Most people don’t give their credit report a second thought. They are aware that banks and other creditors retain information about their personal finances, but until something goes wrong and they are turned down for a credit card or auto loan, they file “credit reports” into the sandbox and forget they exist. The truth is, however, that information held by lenders and other financial institutions is not always correct, so it pays to check your credit report at least once a year.
In most cases, humans are responsible for updating an individual’s credit history. So, if you are late paying your credit card or you miss a payment on your truck loan, the finance company will place a note on your credit history. Say, for example, the clerk gets you mixed up with another customer with a very similar name, or the credit company makes a mistake with your account and marks your file as “unpaid”, even though you never missed a payment. Both seemingly minor errors could have a disastrous effect on your credit history, but you might not have a clue until it’s too late.
Unfortunately, inaccuracies are all too common. Humans make mistakes and ordinary people pay the price. But, it isn’t just inaccuracies you need to be concerned about. Whilst mistakes and inaccuracies are a problem, information that is accurate can still be reported in such a way that it is unfair. For example, say you were late making a payment, but it wasn’t technically your fault because the lender routed the payment to the wrong account and they took several weeks to correct the problem. You may not have realized straight away, hence the late payment on your account, but if the creditor doesn’t make that clear on your credit file, it could affect your ability to apply for future credit.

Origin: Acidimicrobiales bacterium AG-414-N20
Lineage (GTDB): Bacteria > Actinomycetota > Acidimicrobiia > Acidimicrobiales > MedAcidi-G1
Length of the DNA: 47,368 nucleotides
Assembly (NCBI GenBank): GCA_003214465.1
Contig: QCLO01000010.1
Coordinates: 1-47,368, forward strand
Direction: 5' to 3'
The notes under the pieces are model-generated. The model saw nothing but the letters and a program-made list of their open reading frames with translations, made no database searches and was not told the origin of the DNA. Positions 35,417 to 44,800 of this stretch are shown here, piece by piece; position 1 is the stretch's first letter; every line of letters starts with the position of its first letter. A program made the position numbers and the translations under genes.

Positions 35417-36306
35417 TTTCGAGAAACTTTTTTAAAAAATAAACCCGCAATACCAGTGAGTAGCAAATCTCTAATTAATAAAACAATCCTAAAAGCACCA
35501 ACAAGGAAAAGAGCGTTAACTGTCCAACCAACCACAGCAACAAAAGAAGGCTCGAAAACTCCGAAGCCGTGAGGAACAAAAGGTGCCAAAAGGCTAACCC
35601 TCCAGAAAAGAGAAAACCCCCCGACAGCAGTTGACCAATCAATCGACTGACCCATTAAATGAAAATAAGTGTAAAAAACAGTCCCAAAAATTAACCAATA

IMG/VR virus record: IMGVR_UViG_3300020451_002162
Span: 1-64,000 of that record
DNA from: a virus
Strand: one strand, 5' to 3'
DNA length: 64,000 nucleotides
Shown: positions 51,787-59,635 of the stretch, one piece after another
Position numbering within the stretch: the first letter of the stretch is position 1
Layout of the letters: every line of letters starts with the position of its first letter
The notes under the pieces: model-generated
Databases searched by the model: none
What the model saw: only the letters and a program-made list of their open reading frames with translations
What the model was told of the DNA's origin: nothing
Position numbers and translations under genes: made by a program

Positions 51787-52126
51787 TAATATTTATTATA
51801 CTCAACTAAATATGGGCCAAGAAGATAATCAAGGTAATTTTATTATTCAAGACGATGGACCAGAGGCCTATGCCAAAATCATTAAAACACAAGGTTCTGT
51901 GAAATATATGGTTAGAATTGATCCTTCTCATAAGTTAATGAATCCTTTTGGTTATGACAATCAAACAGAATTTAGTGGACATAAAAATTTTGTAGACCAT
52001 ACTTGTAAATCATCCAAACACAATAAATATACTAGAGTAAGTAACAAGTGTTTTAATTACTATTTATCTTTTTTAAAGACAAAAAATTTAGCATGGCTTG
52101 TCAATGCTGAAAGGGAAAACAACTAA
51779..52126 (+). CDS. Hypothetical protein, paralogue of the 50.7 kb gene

“While federal law allows consumers to challenge inaccurate, unfair or unsubstantiated information, creditors and credit bureaus often only check for inaccuracies,” say Lexington Law representatives. “At Lexington, we believe that they should be held to a higher standard, as reported information may be technically accurate, but still unfairly reported.”
Check Your Credit File
This illustrates why you should make a point of checking your credit file regularly. Unless you check it, you won’t have a clue if there are mistakes on your file or a lender has left unsubstantiated information that could cause a future lender to turn you down for a mortgage. If you spot anything – don’t panic. You can fix credit score by asking the credit agency to remove or amend the incorrect information.
In the US, you can check your credit file for free if you visit this website: https://www.annualcreditreport.com/. If you don’t have access to an internet enabled device, you can contact the credit report request service via telephone or the postal system.
It is a good idea to do this at least once a year. Mistakes could cost you a new mortgage, which would be disastrous if you need to refinance your home or you’re trying to get on the property ladder. Don’t assume everything is fine – it might not be!